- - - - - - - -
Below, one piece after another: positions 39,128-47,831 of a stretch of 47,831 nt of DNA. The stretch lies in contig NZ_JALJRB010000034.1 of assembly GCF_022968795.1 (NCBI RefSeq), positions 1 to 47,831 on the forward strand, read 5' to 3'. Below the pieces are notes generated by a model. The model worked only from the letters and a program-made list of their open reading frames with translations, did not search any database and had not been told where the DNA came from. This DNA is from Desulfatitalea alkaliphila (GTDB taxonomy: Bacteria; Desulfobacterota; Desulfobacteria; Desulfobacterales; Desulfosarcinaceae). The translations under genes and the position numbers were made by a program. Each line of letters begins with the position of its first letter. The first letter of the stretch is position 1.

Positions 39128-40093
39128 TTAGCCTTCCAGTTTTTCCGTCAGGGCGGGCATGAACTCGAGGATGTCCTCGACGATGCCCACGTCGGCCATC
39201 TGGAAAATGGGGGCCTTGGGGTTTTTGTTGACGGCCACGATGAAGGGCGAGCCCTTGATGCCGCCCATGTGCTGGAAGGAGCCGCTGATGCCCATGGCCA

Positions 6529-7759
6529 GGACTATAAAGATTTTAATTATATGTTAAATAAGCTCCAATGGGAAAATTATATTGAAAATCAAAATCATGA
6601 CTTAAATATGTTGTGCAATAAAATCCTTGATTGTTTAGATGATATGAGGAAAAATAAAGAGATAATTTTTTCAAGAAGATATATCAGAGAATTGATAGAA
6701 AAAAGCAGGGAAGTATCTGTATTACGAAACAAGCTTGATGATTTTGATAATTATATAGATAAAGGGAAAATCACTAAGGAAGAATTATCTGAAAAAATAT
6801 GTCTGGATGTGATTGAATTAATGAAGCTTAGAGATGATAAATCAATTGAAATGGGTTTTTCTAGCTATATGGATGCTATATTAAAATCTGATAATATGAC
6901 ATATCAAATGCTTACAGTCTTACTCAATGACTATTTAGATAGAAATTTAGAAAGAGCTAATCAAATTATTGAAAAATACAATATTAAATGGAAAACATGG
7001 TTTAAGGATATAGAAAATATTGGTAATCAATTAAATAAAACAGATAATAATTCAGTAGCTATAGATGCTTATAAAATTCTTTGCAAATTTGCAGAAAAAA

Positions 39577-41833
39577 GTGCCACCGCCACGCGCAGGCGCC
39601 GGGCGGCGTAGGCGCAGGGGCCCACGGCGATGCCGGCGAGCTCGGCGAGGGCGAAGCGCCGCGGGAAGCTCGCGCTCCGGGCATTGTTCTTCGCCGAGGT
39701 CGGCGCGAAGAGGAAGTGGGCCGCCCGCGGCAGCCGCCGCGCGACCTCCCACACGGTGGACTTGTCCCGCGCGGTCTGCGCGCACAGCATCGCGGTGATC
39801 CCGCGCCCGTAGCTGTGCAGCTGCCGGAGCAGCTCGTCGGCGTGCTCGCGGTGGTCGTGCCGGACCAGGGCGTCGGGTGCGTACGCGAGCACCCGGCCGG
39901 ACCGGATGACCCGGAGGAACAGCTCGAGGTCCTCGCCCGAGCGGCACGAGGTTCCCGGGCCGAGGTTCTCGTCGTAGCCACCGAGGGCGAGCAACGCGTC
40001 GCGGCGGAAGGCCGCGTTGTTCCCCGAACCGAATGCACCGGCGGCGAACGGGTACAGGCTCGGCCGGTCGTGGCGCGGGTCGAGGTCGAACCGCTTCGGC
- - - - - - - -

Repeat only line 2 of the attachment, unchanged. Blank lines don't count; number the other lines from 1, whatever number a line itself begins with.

Positions 39128-40093